Athletes are strong and fierce. From a young age, we learn that "pain is weakness leaving the body," and to get better we have to train harder and push ourselves to the limit. We learn to be competitors. We learn to be successful and to achieve. Yet very few ever learn how to ask for help OR what to do when it’s all over.
I used to be an athlete. I have run thirteen marathons, including three Bostons, and more half marathons than I can count on my hands and feet combined. I have done triathlon and planned on doing a full Ironman someday, but I never got the chance. My closet is full of running jackets, running hats, running gloves and running shoes. My bikes sit idle, and my swim cap and goggles are collecting dust. I have shelves and drawers of race shirts just sitting there, waiting for me to clean them out. It has been two years since I lost my sport, and I am only now beginning to tackle this.
If you are an athlete and have lost the ability to compete or participate in your sport, you know how hard it is to lose something you love. Transitioning out of a sport is much more difficult than many people realize. For me, being an athlete was my identity and my community. My friends are athletes, my vacations were races and my training often dictated the rest of my life. When I was told I could no longer run, bike, swim or train, I lost a huge piece of who I was. I barely was able to recognize myself in the mirror anymore.
I never imagined there would be a day when I couldn’t exercise. When that day came, I was not prepared. First there was anger, “what had I done to deserve this?” Then disbelief, “this can’t be real, running is who I am.” Grief, denial and avoidance were there too and came when I least expected it. Then, after many months and countless tears, acceptance came.
I still miss my life as a runner and probably always will. But at some point I had to realize that I am much more than my sport. So are you. Running and triathlon were things that I did – they are not who I am. Separating the two has been both difficult and rewarding.
Here are a few tips that I wish I would have known when I first lost my sport. I hope they help you:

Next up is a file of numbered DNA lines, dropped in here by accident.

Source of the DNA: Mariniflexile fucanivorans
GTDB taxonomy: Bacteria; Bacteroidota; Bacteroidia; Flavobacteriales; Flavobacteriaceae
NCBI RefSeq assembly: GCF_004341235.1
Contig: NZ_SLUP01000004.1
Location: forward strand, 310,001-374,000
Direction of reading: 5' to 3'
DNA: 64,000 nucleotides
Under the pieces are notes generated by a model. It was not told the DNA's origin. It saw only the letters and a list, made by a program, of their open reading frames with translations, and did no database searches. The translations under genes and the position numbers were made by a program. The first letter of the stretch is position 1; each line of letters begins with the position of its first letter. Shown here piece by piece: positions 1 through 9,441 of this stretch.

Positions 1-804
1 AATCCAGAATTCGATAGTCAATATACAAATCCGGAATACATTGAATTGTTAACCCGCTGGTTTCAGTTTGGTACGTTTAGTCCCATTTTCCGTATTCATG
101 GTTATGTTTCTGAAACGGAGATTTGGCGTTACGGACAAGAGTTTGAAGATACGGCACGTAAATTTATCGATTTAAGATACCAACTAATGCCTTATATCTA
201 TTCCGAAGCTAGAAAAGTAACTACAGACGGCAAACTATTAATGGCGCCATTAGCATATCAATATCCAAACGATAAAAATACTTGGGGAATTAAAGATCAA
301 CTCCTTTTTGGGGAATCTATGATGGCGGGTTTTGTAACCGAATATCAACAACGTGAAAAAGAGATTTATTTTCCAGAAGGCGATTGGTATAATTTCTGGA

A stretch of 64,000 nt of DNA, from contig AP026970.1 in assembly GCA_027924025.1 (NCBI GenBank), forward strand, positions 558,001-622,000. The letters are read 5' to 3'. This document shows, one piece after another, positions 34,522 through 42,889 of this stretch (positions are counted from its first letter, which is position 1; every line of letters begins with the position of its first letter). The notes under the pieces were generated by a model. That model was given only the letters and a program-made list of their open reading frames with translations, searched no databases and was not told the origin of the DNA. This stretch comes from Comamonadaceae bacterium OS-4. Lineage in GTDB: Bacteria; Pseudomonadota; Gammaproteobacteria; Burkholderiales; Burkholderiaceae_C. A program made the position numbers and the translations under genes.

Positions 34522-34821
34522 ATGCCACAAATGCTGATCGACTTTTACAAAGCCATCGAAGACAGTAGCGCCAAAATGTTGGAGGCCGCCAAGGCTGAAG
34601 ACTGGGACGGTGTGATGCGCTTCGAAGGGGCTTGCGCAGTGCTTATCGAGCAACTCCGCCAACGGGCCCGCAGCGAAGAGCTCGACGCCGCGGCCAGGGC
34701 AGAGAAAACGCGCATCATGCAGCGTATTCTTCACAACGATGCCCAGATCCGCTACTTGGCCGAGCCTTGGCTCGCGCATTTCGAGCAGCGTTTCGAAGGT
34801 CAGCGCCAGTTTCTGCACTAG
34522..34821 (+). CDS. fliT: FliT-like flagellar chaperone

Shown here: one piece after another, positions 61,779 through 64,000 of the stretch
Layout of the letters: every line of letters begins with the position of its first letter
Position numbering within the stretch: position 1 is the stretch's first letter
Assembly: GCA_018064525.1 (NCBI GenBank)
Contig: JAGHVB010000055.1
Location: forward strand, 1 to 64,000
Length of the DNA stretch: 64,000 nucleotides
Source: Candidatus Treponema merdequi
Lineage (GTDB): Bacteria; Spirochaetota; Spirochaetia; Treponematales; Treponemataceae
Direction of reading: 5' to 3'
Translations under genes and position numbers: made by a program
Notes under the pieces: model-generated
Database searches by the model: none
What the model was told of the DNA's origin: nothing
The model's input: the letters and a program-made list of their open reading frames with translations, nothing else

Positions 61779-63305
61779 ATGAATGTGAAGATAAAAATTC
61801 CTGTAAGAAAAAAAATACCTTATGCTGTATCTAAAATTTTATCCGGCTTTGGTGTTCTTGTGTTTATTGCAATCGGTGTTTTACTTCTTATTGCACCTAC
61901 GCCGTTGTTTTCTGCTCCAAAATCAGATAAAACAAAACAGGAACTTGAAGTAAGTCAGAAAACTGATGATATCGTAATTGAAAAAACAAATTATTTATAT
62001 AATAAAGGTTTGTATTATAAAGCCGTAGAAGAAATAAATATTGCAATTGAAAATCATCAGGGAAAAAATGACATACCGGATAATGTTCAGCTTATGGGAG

1. It is not weak to ask for help!!
I could not have transitioned out of my sport without professional help. Since I could no longer run away from my emotions, I had to learn how to feel them. Not only had I lost my sport – I lost my coping mechanism. This was a double whammy. With help, I learned that even though I cannot control my emotions, I could control my response to them. I learned new coping mechanisms and that it was actually harder to ask for help than it was to ignore that I had a problem.
2.Find a new outlet.
Despite telling myself “yoga is not real exercise,” I gave it a chance (actually several chances before I finally let myself enjoy it)! Even though it hasn’t replaced running and endurance sports, it has given me something to look forward to and to keep myself healthy. I also lift weights a few times a week with a trainer (I used to think the only reason to lift was to get faster-apparently that is not true!). It doesn’t have to be yoga or lifting weights, but find something else to keep your body moving and to look forward to.
3. Do something creative.
I used to train for 10+ hours a week. When I stopped, I didn’t know what to do with my time, so I began to try new things. I took an Italian class, and even though I was awful (at one point, my instructor asked me what my husband did for a living, and I told her he was a chicken biscuit!) it was a lot of fun. I cook a lot more and try new recipes. I even write (p.s. I recently wrote an actual book: Racing Heart: check it out!).
4. Create a new routine.
Athletes have rituals even if we don’t realize it. I used to wake up at 5:00 a.m. to run. I kept a strict exercise schedule, I ran the same routes, I ate the same thing after I ran and I ran the same races every year. The first day I didn’t set my alarm to run with my running partner I cried. I didn’t know what to eat for breakfast, and when the Boston marathon came I walked around the house aimlessly for days. This is not productive or healthy. It didn’t happen all at once, but eventually I figured out a new routine – and now I even sleep in until 7:30 a.m. some days!
5. Change your perspective.
Initially, I was so focused on everything I had lost that I couldn’t see all the good that was still in my life. Having someone to talk to and help me see everything I could do was a lifesaver. I learned to focus on all that I was grateful for rather than holding on to everything I lost. I now write down what I am grateful for daily and put it in a jar in my house. When things aren’t going so well, I look through the notes I have left myself - you’d be surprised how much it helps.
I lost my sport because of a rare, genetic heart disease called ARVC. I am very lucky to be here - it is one of the causes of sudden death in athletes. My case is extreme, but many people are forced to give up the sport they love at one time or another because of injury. Losing something that is woven into the fabric of who you are is difficult and life changing. I hope you never lose what you love, but if you do, don’t be afraid to ask for help or try something new – you will be much happier for it.